•  I have used the Bene-Gesserit Litany (14+ / 0-)

    at times of stress (no Gom Jabbar) and thank Frank Herbert for it.

    "I must not fear. Fear is the mind-killer. Fear is the little-death that brings total obliteration. I will face my fear. I will permit it to pass over me and through me. And when it has gone past I will turn the inner eye to see its path. Where the fear has gone there will be nothing. Only I will remain."

    I don't dislike all conservatives... mainly just the ones that vote Republican.

    by OHdog on Sun Mar 27, 2011 at 07:19:14 PM PDT

    •  I printed that and it has (4+ / 0-)
      Recommended by:
      OHdog, Limelite, quarkstomper, RunawayRose

      been sitting on my desk for years.

    •  It's a dirty job, but someone has to do it (8+ / 0-)

      Ah, the connections our brains make when we're barely even paying attention.  Not quite the wisdom of the Bene Gesserit:

      I must not have fun. Fun is the time-killer. Fun is for children, dogs, and the help. I will forget fun. I will take a pass on it. And while it is going, I will turn a blind eye toward it. Where fun is gone there will be nothing. Only I will remain--I, and my will to win. Damn, I'm good.

      I quote from memory, and therefore perhaps with imperfect accuracy.  (From the Harvard Lampoon's Doon, if the same imperfect memory serves.)  But to this day, I can't think of either litany without the other.

    •  I think it's utterly nonsensical (3+ / 0-)
      Recommended by:
      Limelite, quarkstomper, RunawayRose

      Fear sharpens the mind and makes us think more clearly.

      Without fear, none of us would make it past childhood.

      Founder Math and Statistics Geeks . Statistics for progressives

      by plf515 on Mon Mar 28, 2011 at 03:35:10 AM PDT

      [ Parent ]

      •  fear clouds the mind to rational thibking (3+ / 0-)
        Recommended by:
        OHdog, Limelite, quarkstomper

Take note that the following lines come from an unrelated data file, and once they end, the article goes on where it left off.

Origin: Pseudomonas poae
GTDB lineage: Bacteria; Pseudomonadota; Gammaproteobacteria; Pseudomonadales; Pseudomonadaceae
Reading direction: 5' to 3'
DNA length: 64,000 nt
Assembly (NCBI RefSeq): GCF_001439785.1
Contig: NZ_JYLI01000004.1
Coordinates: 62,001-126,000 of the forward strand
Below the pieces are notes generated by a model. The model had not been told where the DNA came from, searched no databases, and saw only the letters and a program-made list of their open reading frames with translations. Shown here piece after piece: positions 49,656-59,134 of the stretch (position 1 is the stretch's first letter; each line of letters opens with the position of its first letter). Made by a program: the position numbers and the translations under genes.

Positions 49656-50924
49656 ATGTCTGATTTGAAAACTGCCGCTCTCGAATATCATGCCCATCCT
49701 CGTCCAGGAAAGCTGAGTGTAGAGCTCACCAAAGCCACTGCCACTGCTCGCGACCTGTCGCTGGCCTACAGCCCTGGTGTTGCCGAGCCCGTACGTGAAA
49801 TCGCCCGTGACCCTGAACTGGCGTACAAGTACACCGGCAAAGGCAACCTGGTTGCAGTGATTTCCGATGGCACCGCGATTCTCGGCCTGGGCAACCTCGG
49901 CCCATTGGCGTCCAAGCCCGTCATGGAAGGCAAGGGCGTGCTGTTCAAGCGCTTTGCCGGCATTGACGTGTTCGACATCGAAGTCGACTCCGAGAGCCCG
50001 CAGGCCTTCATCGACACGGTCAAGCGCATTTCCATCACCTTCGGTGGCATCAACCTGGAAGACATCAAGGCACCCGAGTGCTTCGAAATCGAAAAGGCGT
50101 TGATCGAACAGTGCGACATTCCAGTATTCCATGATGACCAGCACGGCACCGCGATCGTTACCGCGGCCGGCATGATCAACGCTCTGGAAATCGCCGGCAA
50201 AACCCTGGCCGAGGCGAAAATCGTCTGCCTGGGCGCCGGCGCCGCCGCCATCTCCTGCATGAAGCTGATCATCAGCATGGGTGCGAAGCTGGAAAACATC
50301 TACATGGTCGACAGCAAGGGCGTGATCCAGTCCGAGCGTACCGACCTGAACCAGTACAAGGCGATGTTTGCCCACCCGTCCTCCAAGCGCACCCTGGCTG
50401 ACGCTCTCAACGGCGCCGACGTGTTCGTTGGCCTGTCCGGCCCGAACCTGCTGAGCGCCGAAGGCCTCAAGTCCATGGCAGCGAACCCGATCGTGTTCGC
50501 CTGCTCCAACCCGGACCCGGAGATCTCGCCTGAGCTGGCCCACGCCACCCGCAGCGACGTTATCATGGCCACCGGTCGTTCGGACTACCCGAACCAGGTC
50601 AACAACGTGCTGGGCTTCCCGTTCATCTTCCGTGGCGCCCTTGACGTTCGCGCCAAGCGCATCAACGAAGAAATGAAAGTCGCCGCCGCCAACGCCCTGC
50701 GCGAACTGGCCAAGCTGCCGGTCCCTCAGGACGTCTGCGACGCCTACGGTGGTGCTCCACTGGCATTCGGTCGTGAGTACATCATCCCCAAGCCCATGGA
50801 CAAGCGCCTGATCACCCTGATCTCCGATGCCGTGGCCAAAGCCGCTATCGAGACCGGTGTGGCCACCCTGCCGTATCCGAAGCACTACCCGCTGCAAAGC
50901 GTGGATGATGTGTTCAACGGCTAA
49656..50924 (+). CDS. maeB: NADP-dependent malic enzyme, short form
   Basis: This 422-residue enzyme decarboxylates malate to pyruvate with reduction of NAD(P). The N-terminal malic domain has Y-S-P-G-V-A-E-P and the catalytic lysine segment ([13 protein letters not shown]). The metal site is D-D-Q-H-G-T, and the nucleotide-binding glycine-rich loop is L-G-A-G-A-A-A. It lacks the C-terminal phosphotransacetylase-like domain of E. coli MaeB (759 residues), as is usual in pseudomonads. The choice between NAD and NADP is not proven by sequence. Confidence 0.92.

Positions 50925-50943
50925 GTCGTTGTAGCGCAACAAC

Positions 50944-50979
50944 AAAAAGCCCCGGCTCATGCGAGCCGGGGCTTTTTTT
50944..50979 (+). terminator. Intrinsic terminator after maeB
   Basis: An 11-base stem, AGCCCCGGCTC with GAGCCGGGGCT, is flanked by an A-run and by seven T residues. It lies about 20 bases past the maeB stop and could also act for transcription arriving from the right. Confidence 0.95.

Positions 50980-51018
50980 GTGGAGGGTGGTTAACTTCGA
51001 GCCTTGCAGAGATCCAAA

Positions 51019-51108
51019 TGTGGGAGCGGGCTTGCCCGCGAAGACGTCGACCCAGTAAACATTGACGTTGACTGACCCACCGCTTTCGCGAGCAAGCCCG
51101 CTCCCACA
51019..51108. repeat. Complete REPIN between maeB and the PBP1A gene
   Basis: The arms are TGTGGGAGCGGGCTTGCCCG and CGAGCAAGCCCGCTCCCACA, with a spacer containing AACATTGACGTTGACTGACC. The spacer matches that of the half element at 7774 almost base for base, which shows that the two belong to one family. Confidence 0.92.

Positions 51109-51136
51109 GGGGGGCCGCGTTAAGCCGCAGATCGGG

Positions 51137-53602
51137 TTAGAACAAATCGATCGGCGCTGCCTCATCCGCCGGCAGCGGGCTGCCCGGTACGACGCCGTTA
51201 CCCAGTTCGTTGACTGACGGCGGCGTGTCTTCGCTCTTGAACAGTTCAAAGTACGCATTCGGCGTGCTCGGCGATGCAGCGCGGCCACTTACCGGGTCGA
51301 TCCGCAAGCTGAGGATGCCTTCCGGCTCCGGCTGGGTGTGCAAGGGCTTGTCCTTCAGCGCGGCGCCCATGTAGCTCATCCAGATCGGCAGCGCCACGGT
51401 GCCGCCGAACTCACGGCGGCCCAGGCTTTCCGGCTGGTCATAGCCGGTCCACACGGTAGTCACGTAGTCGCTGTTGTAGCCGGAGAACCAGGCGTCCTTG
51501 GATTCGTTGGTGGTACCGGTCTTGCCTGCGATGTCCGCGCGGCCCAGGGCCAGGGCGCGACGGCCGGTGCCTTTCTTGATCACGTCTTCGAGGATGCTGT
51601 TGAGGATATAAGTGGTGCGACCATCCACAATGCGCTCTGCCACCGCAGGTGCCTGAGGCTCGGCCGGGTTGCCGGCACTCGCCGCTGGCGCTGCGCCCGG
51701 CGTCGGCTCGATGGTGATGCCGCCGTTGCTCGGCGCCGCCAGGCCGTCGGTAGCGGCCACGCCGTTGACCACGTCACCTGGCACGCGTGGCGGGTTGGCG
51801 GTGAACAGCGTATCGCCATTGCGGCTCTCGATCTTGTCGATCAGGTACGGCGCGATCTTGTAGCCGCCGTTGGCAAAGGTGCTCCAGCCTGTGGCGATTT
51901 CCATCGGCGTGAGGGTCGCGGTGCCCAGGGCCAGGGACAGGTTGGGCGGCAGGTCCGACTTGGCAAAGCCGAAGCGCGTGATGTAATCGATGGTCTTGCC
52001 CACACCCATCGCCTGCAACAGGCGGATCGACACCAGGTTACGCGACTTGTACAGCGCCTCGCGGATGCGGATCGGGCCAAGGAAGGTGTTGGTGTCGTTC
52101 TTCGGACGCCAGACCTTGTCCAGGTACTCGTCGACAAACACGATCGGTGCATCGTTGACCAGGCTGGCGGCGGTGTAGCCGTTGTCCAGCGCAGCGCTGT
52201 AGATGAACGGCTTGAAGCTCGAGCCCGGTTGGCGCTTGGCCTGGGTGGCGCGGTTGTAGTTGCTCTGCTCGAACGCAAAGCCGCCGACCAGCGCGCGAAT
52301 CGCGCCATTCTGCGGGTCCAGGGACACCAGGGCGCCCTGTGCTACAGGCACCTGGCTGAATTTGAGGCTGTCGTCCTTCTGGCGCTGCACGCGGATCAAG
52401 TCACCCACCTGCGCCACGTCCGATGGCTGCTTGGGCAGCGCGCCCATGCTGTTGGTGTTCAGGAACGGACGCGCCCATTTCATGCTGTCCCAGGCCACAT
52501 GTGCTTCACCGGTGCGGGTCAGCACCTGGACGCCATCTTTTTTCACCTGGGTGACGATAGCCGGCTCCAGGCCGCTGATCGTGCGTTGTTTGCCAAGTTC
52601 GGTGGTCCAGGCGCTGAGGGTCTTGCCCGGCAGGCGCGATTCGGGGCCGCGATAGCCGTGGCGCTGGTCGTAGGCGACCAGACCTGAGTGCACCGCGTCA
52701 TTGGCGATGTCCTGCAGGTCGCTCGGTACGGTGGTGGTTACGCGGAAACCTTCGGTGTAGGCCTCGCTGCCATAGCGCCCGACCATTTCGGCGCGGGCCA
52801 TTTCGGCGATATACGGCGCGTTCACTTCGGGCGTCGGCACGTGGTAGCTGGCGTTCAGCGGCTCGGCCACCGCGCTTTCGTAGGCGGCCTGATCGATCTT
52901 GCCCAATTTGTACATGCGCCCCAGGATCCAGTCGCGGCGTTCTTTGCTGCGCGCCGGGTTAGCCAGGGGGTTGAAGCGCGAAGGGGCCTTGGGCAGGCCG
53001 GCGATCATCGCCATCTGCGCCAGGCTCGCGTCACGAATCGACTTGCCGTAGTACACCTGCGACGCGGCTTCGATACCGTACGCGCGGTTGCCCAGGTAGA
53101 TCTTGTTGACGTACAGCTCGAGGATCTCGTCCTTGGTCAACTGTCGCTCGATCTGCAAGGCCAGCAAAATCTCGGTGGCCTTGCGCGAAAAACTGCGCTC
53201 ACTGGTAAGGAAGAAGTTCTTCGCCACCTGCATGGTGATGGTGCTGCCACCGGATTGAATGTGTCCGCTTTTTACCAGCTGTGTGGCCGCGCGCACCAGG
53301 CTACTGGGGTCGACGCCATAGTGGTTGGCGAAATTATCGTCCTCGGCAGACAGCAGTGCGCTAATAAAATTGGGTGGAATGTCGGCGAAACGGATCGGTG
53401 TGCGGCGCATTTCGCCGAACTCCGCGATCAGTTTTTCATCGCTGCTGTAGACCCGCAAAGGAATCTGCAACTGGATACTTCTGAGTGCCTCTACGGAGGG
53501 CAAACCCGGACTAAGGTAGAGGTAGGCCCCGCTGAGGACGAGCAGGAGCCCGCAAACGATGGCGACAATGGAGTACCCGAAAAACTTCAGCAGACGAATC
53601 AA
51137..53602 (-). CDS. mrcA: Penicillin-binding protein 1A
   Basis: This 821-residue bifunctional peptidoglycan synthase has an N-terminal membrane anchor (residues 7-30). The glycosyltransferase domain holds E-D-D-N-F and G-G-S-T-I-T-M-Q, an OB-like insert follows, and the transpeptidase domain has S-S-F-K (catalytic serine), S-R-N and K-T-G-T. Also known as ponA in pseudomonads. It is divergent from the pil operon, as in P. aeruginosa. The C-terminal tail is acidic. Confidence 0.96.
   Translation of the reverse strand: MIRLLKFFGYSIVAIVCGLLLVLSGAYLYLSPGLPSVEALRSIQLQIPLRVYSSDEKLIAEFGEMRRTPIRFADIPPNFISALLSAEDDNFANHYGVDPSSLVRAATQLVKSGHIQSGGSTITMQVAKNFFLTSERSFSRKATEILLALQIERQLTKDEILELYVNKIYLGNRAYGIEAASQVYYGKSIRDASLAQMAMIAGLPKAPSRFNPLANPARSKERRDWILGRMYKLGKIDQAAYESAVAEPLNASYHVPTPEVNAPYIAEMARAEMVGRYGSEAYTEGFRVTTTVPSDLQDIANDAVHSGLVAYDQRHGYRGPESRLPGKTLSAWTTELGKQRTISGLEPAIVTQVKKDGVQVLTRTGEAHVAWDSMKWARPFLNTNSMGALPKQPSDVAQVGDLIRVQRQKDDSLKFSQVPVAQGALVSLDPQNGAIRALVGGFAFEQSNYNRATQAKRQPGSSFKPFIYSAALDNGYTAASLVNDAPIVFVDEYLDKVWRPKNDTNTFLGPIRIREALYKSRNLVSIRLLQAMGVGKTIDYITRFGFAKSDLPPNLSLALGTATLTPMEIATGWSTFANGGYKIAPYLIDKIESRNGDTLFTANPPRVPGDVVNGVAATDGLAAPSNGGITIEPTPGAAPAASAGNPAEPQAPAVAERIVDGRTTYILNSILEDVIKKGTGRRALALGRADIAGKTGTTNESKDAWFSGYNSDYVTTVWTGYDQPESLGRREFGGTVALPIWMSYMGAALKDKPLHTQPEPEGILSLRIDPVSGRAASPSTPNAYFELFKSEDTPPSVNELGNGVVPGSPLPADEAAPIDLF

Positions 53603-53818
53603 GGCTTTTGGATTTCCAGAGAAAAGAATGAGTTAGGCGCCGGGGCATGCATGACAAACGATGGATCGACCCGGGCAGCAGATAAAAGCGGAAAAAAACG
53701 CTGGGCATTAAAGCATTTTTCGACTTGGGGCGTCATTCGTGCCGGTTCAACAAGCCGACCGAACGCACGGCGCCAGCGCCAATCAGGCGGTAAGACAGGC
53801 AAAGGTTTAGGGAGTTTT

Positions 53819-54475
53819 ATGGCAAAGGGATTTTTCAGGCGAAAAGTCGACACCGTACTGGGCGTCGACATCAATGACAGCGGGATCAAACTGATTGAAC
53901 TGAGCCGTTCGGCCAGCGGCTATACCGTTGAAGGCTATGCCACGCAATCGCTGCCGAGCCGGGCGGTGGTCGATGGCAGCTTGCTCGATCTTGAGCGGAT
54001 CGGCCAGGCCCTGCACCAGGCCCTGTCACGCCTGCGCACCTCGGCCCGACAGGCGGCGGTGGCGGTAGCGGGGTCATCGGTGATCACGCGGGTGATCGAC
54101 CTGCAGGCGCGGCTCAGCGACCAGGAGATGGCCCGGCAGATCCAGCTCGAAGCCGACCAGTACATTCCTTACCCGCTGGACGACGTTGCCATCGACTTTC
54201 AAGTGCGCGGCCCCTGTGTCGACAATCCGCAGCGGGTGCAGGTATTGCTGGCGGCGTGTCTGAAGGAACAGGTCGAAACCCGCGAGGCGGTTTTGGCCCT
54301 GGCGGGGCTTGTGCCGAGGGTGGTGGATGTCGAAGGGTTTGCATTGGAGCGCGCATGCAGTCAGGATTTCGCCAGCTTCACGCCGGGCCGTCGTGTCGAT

•  LOL and typos cloud posts (sorry for typos) (2+ / 0-)
          Recommended by:
          OHdog, mrkvica
        •  I disagree (2+ / 0-)
          Recommended by:
          quarkstomper, RunawayRose

          At least, in many cases, fear OPENS the mind to things that might happen, suggesting that we take precautions.

          Without fear, we invade Iraq.

          Or, on a more prosaic level, we jump into swimming pools without looking.

          Founder Math and Statistics Geeks . Statistics for progressives

          by plf515 on Mon Mar 28, 2011 at 07:41:30 AM PDT

          [ Parent ]

          •  W and Cheney used fear to invade Iraq. Fear of (1+ / 0-)
            Recommended by:

            Anthrax, fear of mushroom clouds, fear of radical  Islam.

            I don't dislike all conservatives... mainly just the ones that vote Republican.

            by OHdog on Tue Mar 29, 2011 at 05:27:24 AM PDT

            [ Parent ]

            •  I think plf would argue (1+ / 0-)
              Recommended by:

              that the ones making the decision to go to war (Cheney, Bush, et. al.) were not afraid and thus failed to open their minds to the possibilities.

              And I would argue that you have allowed yourself to be entrapped by his argument's framework. The problem with his argument is not the examples. It's that he fails to explain why people experience fear in the first place. Thus, his argument lacks any foundation.

              People experience fear only after receiving some sort of sensory stimulation. Seeing something, feeling something, tasting something, etc. The brain must process that information and then be able to associate it with losing something important (usually our lives). For example, when we are kids, we have to learn not to touch the burners on the stove or we'll burn ourselves. The fear doesn't open the mind. Experience opens the mind, and then an emotion is associated with the experience to help us remember.

              In the case of fear, it also provides an immediate reaction necessary for survival. What we call the fight or flight impulse. This is a very neat evolutionary trick because of how it is almost instantaneous. No other emotion provides the same immediate physical reaction. It is this natural behavior in regards to our fear that causes us to close our minds. Rather than consider alternatives which may be neither fight nor flight, or perhaps a synthesis of the two, or just doing the opposite of that which it impels us to do, fear directs us unthinkingly toward one of these two actions.